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GM enters into a contract with MIT-spinout to reduce battery costs by 60 percent

General Motors agrees with the Massachusetts Institute of Technology spinout to manufacture future electric vehicle batteries. Reducing the cost of those batteries by 60 percent is the main base of the deal.

Solid Energy Systems, founded by MIT grad Qichao Hu, will reduce the battery size while increasing the range of EVs during its manufacturing process. In turn, the costs of electric vehicles would be affordable.

Another part of the agreement is that GM and SolidEnergy Systems plan to develop a prototype manufacture line in Woburn, Massachusetts. They would be manufactu4ring a high-capacity battery before 2023.

Recently, GM announced its subsequent-production of EV batteries called Ultium. Those batteries would be of great importance, as they would reduce the prices of current electric vehicles like Bolt EV and Chevrolet.

The Ultium platform was made purposely to fit into the fast-changing battery technology. Officials refused to produce information concerning the actual invested amount GM had invested in SolidEnergy Systems six years ago.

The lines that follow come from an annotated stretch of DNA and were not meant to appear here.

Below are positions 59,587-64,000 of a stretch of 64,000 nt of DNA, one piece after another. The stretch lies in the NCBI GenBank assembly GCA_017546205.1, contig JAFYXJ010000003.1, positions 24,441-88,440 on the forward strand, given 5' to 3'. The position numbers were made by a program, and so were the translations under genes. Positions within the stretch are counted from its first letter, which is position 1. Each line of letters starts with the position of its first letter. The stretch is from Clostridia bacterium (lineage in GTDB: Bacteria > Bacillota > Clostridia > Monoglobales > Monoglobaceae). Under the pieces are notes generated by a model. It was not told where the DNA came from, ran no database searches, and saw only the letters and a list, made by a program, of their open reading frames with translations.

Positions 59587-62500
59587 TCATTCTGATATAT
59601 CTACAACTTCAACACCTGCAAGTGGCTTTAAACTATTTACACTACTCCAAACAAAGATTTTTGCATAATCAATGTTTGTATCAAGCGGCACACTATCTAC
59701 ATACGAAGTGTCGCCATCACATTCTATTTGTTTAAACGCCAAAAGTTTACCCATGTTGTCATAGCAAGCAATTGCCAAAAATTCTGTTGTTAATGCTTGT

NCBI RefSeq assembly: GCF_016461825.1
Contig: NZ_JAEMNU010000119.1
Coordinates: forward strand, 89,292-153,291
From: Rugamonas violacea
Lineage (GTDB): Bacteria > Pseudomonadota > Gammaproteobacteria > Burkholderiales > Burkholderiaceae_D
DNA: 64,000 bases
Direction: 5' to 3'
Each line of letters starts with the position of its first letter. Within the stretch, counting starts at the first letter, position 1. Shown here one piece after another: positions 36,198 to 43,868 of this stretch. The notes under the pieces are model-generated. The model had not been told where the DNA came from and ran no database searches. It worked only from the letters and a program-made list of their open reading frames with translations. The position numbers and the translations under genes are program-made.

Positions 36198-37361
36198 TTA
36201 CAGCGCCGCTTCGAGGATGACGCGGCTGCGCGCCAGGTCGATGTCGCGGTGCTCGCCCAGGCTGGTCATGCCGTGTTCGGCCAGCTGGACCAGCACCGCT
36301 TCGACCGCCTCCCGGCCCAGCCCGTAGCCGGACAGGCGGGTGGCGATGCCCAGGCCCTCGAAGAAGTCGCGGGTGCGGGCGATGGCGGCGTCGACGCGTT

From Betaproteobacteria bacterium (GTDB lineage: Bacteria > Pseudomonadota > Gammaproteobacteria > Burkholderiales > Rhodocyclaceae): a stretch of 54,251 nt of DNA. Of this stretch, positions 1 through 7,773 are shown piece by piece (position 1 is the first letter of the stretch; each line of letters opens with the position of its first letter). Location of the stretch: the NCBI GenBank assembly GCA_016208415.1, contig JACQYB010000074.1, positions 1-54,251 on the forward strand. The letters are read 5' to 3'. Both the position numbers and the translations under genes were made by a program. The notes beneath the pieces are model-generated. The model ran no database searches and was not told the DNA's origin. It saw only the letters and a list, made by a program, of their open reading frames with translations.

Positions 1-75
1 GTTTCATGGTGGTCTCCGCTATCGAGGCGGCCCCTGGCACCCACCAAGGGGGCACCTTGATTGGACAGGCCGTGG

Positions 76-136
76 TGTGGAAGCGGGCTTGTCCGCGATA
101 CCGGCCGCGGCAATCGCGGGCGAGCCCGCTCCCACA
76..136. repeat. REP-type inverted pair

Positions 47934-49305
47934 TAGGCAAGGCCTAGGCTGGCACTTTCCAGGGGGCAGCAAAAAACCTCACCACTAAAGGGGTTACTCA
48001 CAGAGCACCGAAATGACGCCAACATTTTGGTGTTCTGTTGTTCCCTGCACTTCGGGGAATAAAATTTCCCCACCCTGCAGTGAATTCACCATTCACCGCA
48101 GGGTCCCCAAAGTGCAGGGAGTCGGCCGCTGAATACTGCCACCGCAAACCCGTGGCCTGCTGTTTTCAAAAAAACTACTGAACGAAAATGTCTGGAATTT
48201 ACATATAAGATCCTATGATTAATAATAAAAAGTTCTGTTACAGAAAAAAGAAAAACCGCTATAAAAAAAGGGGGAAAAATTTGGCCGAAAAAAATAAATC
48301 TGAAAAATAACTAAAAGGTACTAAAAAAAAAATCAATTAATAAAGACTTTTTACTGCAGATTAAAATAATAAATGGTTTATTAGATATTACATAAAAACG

The new batteries are made of lithium metal instead of lithium-ion. They also have switches that facilitate higher energy compactness and offer more range from a sized battery.

The batteries’ actual prototype had completed replication of 150,000 test miles at Global Technical Center in Warren. There was an announcement concerning the manufacture of forthcoming batteries after battery manufacturing companies release their first-generation Ultium battery cells. The first battery cells to be produced would be GMC Hummer EV for $112,595. The Hummer is part of GM’s strategy, where it plans to invest $27 billion in autonomous and electric car production before 2025. Additionally, GM plans to sell electric vehicles by 2035.

GM’s announcement follows Cairn Energy Research Advisor’s report stating that Tesla anticipates keeping low prices for their electric vehicles by 2030. GM will come in to seal the space. Helfrich refused to talk about those findings but instead said that GM has plans of growing rapidly than anyone in the space. He added that GM plans on becoming the greatest deal partner in creating solutions to enable the automotive industry to produce more EVs.

The main stumbling rocks coming the way of electric production are affordability and range. However, with the next series of Ultium chemistry, Reuss believes that they would be hit once-in-a-generation progress in the sector. There is a large room for improvement to enable both categories to make a significant step in battery production innovation.

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